Catching The Vapors

By Colin McFadden
This post is part of a series called Japan 2019
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Roughly a year ago, our friend Rebecca said “I’m planning a surprise trip to Japan for Mike’s 40th birthday: you want in?”

Well, yeah.  Of course we want in.

So, we’re in Japan.  This post is going up on a delay, because the surprise has not yet been sprung.  We ended up heading to Japan a few days before team Woodworth – free (credit card miles) tickets dictated our dates.  Although we’ve transited through Japan a few times, and spent some overnights here, we’ve never properly dug in.  We’ve only got a week though, so we limited ourselves to two destinations: Kyoto and Tokyo.  

Our travel day was long, but relatively uneventful.  Aforementioned free tickets meant we went from Minneapolis to Toronto to Montreal to Tokyo.  From Tokyo, we took a train to a train to a subway to get to our hotel in the middle of Kyoto, arriving very late at night on Sunday.  

Monday threatened to be a rain-out, but we mostly lucked out.  Because it’s been a bit of a busy 2019 so far, we honestly haven’t done much pre-planning for this trip.  On the train ride to Kyoto, we thumbed through our guidebook and filtered out some key sights.  Kyoto is packed with amazing temples, gardens, shrines and trails.  

Doing our best to fight jetlag, we woke up at a reasonable time and strolled down the street to a place with an all-you-can-eat breakfast buffet – mostly local seasonable vegetables, soups, and pickled things.  Then we set out for the northeast of the city, aiming to get our bearings with a nice long walk.  About 15 minutes into the walk, we came across and over the top donut shop, and breakfast number two was in order.

Full of sugar, we double timed it to Honen-in, via the start of the Philosphers Path, a picturesque trail along a small stream that connects many sights in that part of the city.  It’s amazing how quickly the city melts away and you step back in time.  The Japanese attention to detail, in everything from food to hotel room layout to rock placement in a garden is truly unreal.  Everything has been made that little bit nicer, that little bit more perfect.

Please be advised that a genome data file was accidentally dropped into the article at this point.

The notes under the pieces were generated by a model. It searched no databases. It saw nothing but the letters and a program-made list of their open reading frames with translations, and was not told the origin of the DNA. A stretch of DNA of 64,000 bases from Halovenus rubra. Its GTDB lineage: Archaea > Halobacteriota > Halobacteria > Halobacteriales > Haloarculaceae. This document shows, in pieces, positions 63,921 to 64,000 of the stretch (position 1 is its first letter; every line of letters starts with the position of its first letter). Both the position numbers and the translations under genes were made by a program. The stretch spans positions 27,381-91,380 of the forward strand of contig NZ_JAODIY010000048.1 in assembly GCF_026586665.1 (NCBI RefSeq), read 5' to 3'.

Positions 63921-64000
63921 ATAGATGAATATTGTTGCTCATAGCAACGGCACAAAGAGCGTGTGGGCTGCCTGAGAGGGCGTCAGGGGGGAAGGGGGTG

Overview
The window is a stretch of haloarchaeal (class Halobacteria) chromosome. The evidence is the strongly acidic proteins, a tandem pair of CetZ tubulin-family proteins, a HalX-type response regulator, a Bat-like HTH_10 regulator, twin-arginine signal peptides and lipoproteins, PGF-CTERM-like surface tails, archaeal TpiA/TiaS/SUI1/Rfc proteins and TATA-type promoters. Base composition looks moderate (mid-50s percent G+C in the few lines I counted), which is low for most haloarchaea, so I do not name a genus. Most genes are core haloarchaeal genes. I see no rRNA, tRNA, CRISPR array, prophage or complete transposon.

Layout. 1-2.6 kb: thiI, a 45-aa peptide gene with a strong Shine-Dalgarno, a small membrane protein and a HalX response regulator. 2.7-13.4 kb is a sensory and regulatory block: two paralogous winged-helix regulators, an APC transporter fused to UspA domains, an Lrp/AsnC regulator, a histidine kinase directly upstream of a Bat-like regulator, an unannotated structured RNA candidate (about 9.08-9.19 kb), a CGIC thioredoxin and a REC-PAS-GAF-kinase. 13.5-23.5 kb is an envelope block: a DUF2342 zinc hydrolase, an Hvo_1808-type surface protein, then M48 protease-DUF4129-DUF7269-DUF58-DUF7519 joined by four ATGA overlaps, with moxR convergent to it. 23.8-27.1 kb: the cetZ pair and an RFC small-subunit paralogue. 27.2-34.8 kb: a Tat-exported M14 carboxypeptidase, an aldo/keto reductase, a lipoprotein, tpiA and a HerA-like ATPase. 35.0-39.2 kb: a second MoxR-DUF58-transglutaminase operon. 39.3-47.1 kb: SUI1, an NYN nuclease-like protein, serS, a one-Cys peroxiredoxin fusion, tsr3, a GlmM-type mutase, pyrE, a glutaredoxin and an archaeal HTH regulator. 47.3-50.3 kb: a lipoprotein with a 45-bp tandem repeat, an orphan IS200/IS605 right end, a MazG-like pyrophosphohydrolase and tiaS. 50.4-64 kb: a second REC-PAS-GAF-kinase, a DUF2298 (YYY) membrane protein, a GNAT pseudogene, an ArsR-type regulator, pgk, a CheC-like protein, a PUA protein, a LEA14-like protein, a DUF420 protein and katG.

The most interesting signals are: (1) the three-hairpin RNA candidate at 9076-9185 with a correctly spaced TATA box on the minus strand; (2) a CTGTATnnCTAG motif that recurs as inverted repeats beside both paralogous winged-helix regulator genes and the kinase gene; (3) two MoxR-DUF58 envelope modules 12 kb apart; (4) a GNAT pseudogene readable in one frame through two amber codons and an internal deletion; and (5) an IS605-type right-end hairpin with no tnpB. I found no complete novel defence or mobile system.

We spent our day strolling through temples and gardens, with a detour for some udon.  We wound up our day at Nanzenji temple.  We ended up stumbling on some of the hiking trails up in the hills to the east of the city, and wandered through the forest by ourselves for a while, before dropping back into the temple at a small waterfall shrine.  We sat and contemplated for a while, before the rain finally moved in and nudged us on our way. 

Looking for somewhere indoors, we went to the Kyoto Museum of Traditional Crafts, where Kat learned about everything from sake brewing to lacquered wood.  I found a pleasant spot to read, working my way through (naturally) a Murakami novel.  

By 5pm, we were feeling the effects of our travel, and decided to swing back to the hotel for a quick nap.  Our efforts at finding a fancy place for dinner were squashed by a lack of understanding of the types of restaurants which have a fixed number of timed seatings. Ah well. We were pretty braindead by the point anyways, and turned in early for a long night’s sleep. 

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